(Above: Griffin shortly before his first flight. Photo: Hamilton FalconWatch)
The two peregrine falcon chicks, Whitehern and Griffin, kept many people in the community entertained and at times on the edge of their seats. The three coordinators took note of feedings, wing flapping, helicoptering, and then flights. These notes are summarized into a daily log and posted on our website and Facebook page for anyone who would like a more detailed account.
This year the Falcon Watch has been like no other year. With all the restrictions it began slow with the coordinators and only senior monitors with rescue training providing relief during their breaks. Many members were watching remotely through the webcam. As the restrictions were lowered, we had another volunteer come in to help when necessary as the chicks grew and took their first flights. Griffin was the first to fly the coop this year on June 9. It appeared like he was flapping his wings, building strength, when a gust of wind gave him a brief lift off. He went down a little but recovered nicely and flew a shaking but good first flight. The next few days were intense as we played hide-and-seek with Griffin while hoping Whitehern would not attempt to fly too soon, now that she was all alone in the nest. It was reassuring to see Lily commonly perched on the nest ledge or one close by.
Late afternoon on June 12 Griffin got into some trouble and was seen falling from the south side of the Standard Life building. He landed on King St., near the sidewalk, but quickly moved near the Anchor Bar patio. Griffin then flew off but unfortunately did not get high enough and flew into the Thompson building where he was rescued and then taken to the Owl Foundation in Vineland to be checked. Other than some bruising he got a clean bill of health but was kept and monitored to ensure there were no long-term effects resulting from the collision. On Sunday, June 21 it was announced Griffin would be released back into the wild. Two senior monitors took him in the rescue box back up to the roof near the nest and held their breath as he was released. After a pause on the roof he took off and had a nice strong flight over to the Marquee building.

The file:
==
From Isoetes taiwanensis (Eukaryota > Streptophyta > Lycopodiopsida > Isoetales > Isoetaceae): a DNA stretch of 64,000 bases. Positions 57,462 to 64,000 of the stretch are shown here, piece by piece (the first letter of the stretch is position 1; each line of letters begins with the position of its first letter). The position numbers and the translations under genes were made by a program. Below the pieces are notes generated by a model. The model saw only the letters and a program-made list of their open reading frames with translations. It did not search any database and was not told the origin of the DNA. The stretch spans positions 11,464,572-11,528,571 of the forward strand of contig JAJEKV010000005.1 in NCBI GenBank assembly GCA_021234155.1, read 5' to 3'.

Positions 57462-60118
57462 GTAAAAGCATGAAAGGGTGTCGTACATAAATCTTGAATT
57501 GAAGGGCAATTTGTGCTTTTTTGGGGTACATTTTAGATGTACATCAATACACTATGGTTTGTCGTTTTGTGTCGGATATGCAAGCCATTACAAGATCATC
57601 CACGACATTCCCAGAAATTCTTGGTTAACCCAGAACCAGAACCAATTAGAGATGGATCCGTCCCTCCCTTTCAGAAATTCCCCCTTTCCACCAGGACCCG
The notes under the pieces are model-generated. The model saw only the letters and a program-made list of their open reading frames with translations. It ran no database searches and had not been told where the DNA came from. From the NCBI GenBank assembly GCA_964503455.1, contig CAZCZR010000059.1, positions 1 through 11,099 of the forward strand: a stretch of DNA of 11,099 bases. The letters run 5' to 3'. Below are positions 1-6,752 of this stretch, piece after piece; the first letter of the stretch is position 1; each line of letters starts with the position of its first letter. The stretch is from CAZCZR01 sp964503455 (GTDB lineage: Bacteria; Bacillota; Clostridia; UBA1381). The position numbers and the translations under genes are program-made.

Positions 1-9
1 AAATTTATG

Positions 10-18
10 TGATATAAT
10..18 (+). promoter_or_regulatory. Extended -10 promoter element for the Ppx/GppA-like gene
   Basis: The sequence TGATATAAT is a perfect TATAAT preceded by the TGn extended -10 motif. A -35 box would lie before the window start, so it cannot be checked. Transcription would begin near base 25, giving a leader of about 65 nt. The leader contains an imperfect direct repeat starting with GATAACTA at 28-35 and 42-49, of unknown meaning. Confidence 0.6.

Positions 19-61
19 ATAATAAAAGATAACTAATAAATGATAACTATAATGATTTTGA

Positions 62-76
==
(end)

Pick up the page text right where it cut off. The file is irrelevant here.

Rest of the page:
After flying around a lot on Sunday after his release Griffin took a rest before picking up his game of hide-and-seek with the FalconWatch members. It is definitely hard to get a solid ID on the chicks when they don’t stay still long enough. They both had tape put over their right ID band last month during their banding (Griffin’s tape is yellow and Whitehern’s is red). The tape will come off and the silver ID tag will be visible again. This is done to assist in identifying them as they grow and begin to explore downtown Hamilton.
We had incredibly great luck this year as the nest camera, which takes pictures every 10 seconds, caught Whitehern as she took off for her first flight on the morning of June 12. The excitement did not stop there as she displayed some strong flights, visiting different buildings in downtown Hamilton — including high up on the new Marquee building — but she soon seemed to favour the louvres on top of the Stelco building and now the BDC building ledge looking into the offices. For the first few days she returned to the nest to sleep but has since stopped, preferring to spend the night on other buildings close by. As the days go by, we watch Whitehern fine-tune her flight skills as she catches prey dropped to her by Lily before she begins to hunt her own prey. There has been some talon touching with Lily when they are both in flight. Lily will fly upside down and under Whitehern to execute the talon touching. Whitehern shows little fear — she chased a turkey vulture several times. On the morning of June 25 FalconWatch members were treated to Whitehern flying high in thermals, playing with what looked like juvenile bald eagles.
We will continue to monitor the chicks for a while longer to ensure they are doing well, while enjoying their progression. It is truly incredible to watch them develop from little balls of white feathers into the amazing predatory birds they have become. As an adult they will be capable of reaching speeds up to 390 km/h as they dive bomb their prey, their eyes continually readjusting during flight, similar to a heat seeking missile. They were identified as an endangered species in 1978 primarily as a result of the use of the DDT pesticide. Thanks to efforts to assist in restoring them in the wild and many FalconWatch programs, including the Canadian Peregrine Foundation and our own Hamilton FalconWatch. In late 2017 they were declared no longer at risk in Canada and the peregrine falcon is still categorized as least concern globally.